Wright: The police told us to leave the stage and leave the area and get our staff to safety. We got a few guys hurt — five or seven of our guys ended up going to hospitals. We tried to get people to the medical building. A few of us went backstage with the police.

Favazza: I will never forget all the police cars going the other way. We all looked at each other like, "Holy shit." That was my lasting visual — sirens, lights going past us. Quite honestly, it was scary. That crowd was a bunch of drunk assholes. They love their rock, but GNR brings out the rowdy, rowdy crowd.

Schankman: Here's what we're lucky about: We had 400 police officers — Code 1000 means from anywhere you can hear it, you gotta come — and not one gun was pulled. I didn't see anyone hit with a stick. They practiced incredible restraint.

Durchholz: We were there watching them sweep everybody out. The cops rushed toward us — I may have watched too many movies from the '40s, but I yelled "We're the press! We're the press!" The cop replied, "Fuck you, cocksucker!" and shoved us down the steps. One of them jabbed Crone in the kidney with a baton. I had to take him to a first aid tent to lay down for a while. These guys were not in the mood for Clark Kent and Jimmy Olsen to be on the scene.

Crone: I was probably not as hurt as I thought I was, and also maybe hurt more than I thought, if that makes any sense. My adrenaline was on such a rush that I don't even know how hard I got hit.

"For the last few days, I'm watching CNN and reading this shit in the St. Louis papers about how I incited a riot, and they're talking about 'And in the band they have a recovering heroin addict...' What the fuck does that have to do with St. Louis?" — Axl Rose on-stage in Dallas, Texas, July 8, 1991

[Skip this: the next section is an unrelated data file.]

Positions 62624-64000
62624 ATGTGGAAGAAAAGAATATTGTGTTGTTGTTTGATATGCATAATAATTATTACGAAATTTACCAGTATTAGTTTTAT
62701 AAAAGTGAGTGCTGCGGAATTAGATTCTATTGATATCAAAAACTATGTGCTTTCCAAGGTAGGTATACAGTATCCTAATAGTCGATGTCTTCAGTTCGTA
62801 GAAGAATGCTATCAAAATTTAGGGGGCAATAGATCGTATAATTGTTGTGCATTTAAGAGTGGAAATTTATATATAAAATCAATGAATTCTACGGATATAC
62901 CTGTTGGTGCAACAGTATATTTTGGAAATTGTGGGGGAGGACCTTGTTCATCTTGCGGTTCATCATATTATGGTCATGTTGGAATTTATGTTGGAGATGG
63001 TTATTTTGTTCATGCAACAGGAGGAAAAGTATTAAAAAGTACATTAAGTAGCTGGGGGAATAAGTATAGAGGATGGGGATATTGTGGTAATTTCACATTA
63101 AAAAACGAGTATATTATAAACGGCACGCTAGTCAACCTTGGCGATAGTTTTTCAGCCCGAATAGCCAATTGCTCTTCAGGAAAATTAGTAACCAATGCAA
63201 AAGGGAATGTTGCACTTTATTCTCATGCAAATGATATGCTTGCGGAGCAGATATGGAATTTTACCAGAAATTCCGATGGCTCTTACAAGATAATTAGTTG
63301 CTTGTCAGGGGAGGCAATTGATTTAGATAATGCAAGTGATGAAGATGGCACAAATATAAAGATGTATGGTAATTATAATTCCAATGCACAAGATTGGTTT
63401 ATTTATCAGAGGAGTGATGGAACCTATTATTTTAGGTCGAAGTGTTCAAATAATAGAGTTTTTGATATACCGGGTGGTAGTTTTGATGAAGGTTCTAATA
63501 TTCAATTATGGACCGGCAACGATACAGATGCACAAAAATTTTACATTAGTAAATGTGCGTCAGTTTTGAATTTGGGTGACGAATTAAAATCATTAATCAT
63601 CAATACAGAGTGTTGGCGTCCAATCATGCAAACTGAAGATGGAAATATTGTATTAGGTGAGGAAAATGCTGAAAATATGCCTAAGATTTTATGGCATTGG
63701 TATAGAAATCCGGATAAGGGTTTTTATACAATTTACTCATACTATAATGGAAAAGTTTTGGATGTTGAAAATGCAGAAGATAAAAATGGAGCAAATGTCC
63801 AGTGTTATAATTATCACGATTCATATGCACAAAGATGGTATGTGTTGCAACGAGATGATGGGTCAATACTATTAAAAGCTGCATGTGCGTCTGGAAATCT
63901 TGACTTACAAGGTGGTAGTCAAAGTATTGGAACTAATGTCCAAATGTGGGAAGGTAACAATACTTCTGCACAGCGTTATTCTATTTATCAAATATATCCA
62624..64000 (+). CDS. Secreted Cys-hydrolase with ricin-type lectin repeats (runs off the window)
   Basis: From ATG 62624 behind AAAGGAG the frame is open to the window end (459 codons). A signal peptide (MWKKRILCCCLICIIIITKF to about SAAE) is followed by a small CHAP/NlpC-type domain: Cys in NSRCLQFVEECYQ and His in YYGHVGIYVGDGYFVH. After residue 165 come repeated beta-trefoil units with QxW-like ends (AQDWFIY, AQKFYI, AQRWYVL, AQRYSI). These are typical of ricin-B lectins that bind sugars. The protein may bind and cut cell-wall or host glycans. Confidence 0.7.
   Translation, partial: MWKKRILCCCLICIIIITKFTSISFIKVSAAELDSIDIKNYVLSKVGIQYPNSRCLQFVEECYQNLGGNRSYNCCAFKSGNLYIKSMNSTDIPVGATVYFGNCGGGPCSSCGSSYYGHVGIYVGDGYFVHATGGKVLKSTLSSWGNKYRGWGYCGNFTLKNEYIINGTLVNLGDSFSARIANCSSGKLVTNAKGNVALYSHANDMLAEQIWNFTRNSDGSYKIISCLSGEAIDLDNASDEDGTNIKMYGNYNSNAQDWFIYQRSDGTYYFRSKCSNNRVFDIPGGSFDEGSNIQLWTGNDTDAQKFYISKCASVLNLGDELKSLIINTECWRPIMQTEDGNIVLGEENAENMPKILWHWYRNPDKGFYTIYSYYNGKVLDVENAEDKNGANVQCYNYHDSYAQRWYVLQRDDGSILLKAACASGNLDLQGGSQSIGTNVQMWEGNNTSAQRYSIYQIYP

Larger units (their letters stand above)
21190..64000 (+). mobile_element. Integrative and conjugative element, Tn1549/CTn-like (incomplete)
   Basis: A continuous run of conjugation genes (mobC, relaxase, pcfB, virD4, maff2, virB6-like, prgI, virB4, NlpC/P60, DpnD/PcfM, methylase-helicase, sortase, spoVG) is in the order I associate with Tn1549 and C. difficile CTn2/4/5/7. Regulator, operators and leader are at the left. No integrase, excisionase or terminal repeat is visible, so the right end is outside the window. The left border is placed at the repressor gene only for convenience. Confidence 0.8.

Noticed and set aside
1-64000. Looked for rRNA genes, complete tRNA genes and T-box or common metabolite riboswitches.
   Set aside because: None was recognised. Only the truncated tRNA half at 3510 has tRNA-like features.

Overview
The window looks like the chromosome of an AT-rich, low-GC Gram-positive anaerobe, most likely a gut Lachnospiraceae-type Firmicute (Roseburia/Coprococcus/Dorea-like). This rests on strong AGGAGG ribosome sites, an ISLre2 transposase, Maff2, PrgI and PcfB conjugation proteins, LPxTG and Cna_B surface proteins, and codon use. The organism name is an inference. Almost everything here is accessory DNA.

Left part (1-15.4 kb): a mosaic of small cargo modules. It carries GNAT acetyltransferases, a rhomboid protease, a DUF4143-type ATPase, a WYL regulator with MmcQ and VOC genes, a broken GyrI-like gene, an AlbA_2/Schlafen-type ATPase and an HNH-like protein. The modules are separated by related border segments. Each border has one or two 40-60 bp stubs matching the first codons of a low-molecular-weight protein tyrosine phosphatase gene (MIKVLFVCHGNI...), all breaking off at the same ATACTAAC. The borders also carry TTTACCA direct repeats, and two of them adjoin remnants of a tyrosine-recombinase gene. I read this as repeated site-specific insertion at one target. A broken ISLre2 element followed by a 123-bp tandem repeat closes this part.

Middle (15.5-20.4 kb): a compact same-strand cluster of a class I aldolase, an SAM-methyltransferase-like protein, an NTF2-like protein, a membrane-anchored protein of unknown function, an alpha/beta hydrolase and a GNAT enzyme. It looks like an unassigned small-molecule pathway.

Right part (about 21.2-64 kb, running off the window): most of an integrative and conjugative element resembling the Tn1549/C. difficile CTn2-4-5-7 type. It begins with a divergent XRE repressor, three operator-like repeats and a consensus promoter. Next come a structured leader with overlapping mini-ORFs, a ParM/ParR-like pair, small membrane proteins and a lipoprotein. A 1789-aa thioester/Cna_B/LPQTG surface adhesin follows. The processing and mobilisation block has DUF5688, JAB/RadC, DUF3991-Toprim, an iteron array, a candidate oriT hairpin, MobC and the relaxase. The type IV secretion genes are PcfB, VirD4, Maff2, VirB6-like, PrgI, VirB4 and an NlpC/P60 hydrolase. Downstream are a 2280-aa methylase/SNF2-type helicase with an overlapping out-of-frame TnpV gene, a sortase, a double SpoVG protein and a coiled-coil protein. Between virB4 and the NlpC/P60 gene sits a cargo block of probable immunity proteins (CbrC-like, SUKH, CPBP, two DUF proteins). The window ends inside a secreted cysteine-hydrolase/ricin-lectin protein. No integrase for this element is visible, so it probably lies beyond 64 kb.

The riot became international news. MTV News quickly appeared at the venue and interviewed show-goers, and press clippings from USA Today, Entertainment Weekly and other outlets spread the story.

Durchholz: I just burned up my Rolodex and called everyone I knew — MTV News, Rolling Stone. That's a bit of the way of how the story got out. I wound up telling the story in other media before I could tell it in the paper I wrote for.

Feraro: We happened to be where MTV was interviewing people. My brothers put a VCR tape in and maybe a couple months later, my mom accidentally taped over it with a soap opera. I was so pissed.

Favazza: After that, the guy that was on the air [that night, on KSHE] — Jim Ellis, who's dead now — Axl called in to give his side of the story. Good old Jim didn't record it. I don't think Jim realized what had happened an hour or two beforehand.

Schankman: Next thing we heard was him reporting on KSHE how the promoters didn't know what they were doing. I promoted my first concert in '69 — this was '91. I had probably done 10,000 shows. I think I know what I was doing. But I can't control an act jumping off the stage.

click to enlarge Axl Rose wasn't exactly subtle about his distaste for St. Louis after the riot. - Art by Jaime Lees
Art by Jaime Lees